Mind mapping is a method of writing down information that encourages you to group related ideas together around a central premise. It can be used for personal goals and business, but it's also very useful for academic work.
The University Libraries doesn't owns a copy of Tony Buzan's The Mind Map Book (but you can ILL it). It is a useful guide to learning the process. Some examples of mind maps: http://www.buzan.com.au/learning/mindmapgallery.html
The University of British Columbia produced this video for students interested in mind mapping:
There are dozens of products available for mind mapping for desktop computers, mobile devices, and on the Web. Some of them are paid downloads, others are shareware, and a few are completely free. Although it might be worth experimenting to see which software does best for you, Jason Fitzpatrick of LifeHacker put together a list of five good choices. Here are some others:
FreeMind is a mind-mapping software (written in Java) for PC or Macintosh. One drawback is that the program doesn't support simultaneous collaboration.
MindMup is a very basic mind-mapping site, still in beta (as of this writing). No account required.
Mind42 pronounced "mind for two," this site helps you create free (ad-supported) collaborative mind maps.
Mindomo another free mind-mapping software website, Mindomo works on multiple computer and mobile platforms. There's also a version that's compatible with Google Drive.
XMind (Windows/Mac/Linux, Free). The interface is simple and intuitive to use. You can quickly move through your entire mind map with only a handful of keystrokes or jump over to the outline view for even quicker navigation.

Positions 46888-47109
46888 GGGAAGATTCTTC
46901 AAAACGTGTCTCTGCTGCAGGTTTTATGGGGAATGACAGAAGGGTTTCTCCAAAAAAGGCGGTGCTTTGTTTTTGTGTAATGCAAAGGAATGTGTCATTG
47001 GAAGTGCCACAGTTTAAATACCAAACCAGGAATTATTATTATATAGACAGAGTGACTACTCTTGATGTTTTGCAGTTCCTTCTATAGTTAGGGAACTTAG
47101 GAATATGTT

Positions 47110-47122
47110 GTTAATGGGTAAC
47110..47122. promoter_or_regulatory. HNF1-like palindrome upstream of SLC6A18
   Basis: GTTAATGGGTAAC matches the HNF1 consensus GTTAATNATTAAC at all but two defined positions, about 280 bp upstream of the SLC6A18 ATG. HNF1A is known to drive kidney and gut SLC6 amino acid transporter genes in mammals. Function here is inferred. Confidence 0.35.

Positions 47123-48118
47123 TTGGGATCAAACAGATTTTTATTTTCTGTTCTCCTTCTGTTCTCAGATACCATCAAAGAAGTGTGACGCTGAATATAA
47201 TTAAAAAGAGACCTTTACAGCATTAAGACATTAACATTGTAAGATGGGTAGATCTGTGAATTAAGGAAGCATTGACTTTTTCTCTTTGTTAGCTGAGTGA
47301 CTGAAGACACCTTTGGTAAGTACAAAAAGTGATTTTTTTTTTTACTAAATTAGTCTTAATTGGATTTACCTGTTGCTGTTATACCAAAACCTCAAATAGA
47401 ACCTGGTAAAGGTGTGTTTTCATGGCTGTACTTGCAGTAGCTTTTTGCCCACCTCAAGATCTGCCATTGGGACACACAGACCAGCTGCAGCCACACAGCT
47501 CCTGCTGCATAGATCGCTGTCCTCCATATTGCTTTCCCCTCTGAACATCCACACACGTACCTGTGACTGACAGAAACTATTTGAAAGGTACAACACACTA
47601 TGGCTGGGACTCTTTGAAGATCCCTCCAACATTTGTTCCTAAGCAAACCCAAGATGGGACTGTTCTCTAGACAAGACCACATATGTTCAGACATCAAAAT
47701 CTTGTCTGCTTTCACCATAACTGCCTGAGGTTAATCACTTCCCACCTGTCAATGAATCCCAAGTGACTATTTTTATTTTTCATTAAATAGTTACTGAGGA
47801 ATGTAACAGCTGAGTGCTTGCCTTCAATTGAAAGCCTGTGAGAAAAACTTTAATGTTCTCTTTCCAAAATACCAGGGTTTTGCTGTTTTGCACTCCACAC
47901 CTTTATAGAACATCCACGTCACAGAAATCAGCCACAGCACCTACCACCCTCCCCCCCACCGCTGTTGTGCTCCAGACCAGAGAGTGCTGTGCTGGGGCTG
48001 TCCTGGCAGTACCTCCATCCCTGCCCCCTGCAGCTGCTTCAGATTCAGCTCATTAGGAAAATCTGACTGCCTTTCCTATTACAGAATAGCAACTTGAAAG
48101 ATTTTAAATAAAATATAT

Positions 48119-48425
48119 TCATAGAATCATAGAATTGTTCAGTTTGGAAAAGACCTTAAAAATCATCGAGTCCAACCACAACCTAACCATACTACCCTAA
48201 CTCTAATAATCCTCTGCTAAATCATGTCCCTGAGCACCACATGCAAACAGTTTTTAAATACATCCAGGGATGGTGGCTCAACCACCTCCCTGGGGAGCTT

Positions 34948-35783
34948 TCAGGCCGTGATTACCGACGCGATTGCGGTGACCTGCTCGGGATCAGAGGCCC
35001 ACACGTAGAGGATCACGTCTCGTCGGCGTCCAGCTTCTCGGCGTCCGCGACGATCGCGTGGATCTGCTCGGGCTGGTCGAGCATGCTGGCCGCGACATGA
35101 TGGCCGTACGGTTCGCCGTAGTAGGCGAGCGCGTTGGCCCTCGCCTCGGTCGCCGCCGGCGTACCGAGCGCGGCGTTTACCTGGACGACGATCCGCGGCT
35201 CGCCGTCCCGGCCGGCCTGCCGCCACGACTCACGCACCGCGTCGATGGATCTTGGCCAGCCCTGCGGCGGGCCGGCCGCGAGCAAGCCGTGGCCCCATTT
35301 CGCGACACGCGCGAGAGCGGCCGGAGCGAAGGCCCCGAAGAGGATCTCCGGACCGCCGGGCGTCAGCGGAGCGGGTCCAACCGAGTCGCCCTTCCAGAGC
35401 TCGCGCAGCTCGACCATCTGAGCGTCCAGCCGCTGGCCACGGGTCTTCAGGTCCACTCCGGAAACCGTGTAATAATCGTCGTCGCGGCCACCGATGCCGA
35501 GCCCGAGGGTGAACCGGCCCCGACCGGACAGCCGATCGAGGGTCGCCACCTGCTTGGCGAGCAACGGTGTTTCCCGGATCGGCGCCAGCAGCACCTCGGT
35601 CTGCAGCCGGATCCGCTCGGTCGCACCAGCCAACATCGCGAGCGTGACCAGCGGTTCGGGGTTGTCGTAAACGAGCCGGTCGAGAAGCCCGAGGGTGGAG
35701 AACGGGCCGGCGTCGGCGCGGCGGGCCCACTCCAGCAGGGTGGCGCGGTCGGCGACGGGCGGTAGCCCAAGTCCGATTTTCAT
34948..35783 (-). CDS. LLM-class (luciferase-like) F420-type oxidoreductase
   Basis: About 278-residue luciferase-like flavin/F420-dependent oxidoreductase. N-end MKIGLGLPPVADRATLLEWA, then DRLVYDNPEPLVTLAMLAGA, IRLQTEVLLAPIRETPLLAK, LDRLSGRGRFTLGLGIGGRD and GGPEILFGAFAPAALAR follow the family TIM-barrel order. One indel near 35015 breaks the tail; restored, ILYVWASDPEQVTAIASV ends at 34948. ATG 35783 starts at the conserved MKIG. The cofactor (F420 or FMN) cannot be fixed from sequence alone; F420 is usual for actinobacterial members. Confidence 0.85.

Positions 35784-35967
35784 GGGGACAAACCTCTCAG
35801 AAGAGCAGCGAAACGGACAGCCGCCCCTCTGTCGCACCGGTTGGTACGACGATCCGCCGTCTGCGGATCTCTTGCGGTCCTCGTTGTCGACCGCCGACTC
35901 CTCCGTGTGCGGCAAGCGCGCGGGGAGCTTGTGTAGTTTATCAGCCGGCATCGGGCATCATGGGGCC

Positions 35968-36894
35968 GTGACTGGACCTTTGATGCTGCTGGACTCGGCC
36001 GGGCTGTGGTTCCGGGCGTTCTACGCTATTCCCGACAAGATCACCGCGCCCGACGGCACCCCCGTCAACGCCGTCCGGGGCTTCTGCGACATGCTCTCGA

ThinkBuzan has posted an article on its website that explains how to create mind maps. For those new to mind mapping, this could be the information you'll need to get started.
The company also has an article written on how students can use mind mapping, listing seven techniques that you may find helpful.
Still another article suggests study methods using mind mapping.
Tablets are almost perfect for mind mapping. You've got the simplicity of a touch screen with the utility of a computerized tool. App developers know this, of course, and there's no shortage of mind-mapping apps available for multiple platforms. Some are dedicated to the tablet, others are variations of tools you'll find online. Some are free, others cost a few dollars. As with any productivity software, you may need to try a few before you find the one you like best.
So which should you try?
AppAdvice has a list of iPad apps that you can use for mind mapping. Some are more expensive than others, but many of them have extensive feature sets that could prove useful if you're a true devotée of the mind mapping process.
If you're an Android user, take a look at this list of TechRepublic's top five mind mapping apps for Android tablets. Some of them are cross-platform software, such as MindMeister, iMindMap, and MindJet.
James Cook University in Australia has put together a guide for students to learn mind-mapping techniques.↬ Gina Trapani at LifeHacker